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Lessons in Life - A Beginning

Updated on August 29, 2016

Where to begin...

I suppose the best place to start a topic like this is to start when, as I see it, choices really begin making an impact. High school. In high school, we begin to face a lot of bigger decisions. From my past I can tell you that I had to: start thinking about what I wanted to do in a real way, facing the realism of chances with college, I had to get a job to start working on my financial future (this is a big one to come!), and really start figuring out me as a person, not as a part of a school.

Just from this list, lets look a bit deeper: Starting to think about what you want to do - This is huge! I wish that I had been more dedicated to this growing up. Yes, a lot of us have ideas at least of what we want to do when we grow up, but we don't always have a concrete plan. Well, my advice at this stage would be: look at what you think you want to do. Or a few options if you have them. See if a group of those options maybe line up, maybe they all start in the same general field in college/university. Maybe they all share a skill set. Dissect these options and really start to feel it out. Over the course of time, it will help where your next footfall should be.

Facing the realism of college - College was something that I was told over and over again that I had to do. But, I come from a large family, that doesn't have a lot of money. College was something that had to come out of our own pockets and/or financial aid, since scholarships are not a guaranteed to be granted to you. I started working as soon as I could (Sophomore year I believe), but I didn't have a plan for college at the time. I told myself that I could really just go whenever, and didn't need to save up for it. Then come to find out, my financial aid wouldn't work out as I would have to claim as a dependent, even with a job and living on my own, due to my age in Washington state at the time. So, because I didn't do my research well enough to start, I had to wait to start college until I was 25, when I could be an 'independent' on my FAFSA. Please do the leg work of research you may need to when it comes to college. There are many forms, many fees, and many options. Don't let that turn you away from it though, it is well worth it. Without the schooling I have now, I wouldn't be in my current job. (More on that later).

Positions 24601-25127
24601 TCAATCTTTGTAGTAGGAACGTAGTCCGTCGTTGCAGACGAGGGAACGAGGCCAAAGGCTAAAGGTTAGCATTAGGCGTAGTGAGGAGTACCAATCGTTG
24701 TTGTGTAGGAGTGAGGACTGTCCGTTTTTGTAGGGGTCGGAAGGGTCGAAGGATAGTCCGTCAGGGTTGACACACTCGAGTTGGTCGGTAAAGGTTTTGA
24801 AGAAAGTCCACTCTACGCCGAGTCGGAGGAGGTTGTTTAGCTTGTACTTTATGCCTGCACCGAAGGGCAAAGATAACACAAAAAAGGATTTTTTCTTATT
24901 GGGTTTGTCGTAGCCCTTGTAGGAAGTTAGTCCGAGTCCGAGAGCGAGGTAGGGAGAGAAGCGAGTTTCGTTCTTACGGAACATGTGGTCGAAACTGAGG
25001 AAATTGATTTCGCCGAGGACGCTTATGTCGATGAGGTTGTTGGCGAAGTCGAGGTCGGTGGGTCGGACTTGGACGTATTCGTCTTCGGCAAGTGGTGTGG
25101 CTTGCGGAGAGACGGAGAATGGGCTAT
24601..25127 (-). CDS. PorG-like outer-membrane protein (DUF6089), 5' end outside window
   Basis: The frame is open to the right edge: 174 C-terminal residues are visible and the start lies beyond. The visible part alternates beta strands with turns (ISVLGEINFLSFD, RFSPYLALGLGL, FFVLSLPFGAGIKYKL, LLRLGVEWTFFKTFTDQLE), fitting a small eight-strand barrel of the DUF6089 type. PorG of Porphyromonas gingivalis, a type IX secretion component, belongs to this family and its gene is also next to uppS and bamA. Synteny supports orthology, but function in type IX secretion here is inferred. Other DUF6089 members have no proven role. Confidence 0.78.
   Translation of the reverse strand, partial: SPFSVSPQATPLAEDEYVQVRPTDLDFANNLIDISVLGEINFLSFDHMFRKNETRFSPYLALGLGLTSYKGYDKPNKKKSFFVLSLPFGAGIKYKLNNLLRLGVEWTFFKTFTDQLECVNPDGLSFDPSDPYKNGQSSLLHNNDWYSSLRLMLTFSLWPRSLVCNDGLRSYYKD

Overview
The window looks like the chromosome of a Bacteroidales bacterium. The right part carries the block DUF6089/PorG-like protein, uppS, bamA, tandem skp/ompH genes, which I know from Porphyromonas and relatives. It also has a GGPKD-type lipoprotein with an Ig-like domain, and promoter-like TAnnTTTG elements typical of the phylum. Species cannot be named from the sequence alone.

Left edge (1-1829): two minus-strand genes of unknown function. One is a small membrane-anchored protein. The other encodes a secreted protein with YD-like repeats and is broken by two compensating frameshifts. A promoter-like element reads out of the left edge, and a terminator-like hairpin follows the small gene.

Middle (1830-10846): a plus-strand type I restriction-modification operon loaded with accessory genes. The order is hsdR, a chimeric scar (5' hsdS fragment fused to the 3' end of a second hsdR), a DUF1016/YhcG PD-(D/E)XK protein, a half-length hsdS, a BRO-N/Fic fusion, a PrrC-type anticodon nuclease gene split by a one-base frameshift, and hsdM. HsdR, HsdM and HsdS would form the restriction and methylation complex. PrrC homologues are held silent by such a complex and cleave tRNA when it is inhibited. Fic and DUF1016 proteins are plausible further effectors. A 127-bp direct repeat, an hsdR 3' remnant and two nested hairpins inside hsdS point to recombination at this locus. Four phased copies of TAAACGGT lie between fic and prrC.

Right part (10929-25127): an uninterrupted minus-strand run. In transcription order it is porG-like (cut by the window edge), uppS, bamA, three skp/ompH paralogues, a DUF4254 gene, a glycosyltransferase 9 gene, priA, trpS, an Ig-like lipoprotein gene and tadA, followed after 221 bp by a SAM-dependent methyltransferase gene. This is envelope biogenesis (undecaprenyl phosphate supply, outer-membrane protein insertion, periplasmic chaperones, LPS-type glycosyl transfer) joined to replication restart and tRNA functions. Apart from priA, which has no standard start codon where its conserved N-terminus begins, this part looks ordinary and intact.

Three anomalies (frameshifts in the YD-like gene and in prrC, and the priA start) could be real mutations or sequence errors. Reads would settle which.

Getting a job while in High school - This was a big step for me. I wanted to be able to do things on my own, and to afford life outside of school. Not coming from money, I wanted to be sure I knew what it was like to work hard for what you wanted. I started working at one of our local City Libraries and worked as much as I could, as hard as I could, while still attending school; if you have the option to do a Work credit class, I highly suggest it. It was only a part-time job, but it kept me busy, and I got my first few paychecks and was loving it. Yes, you have a little less time outside of school for school work and your social life, but getting a job, even part time, early on helps to prepare you for life ahead on your own. And the jobs that you can get while in high school help to show you what a workforce in the entry level area is like. It may even help you decide what you want to do after high school! If you are currently attending, I highly suggest looking in your local paper (or its website) for job openings as well as any college/campus job fairs.

Source

More to Come

Due to the abundance of information from the apartment portion, I have decided to make that its own article and will be adding more here to supplement the lost information. Thank you, and if you would like to read the apartment hunting after high school (or in general) information, please look for it at this hub! - Lessons in Life: How to find that Right for you Pad. You can find it at this URL, http://hubpages.com/living/Lessons-in-Life-How-to-Find-that-Right-for-You-Pad

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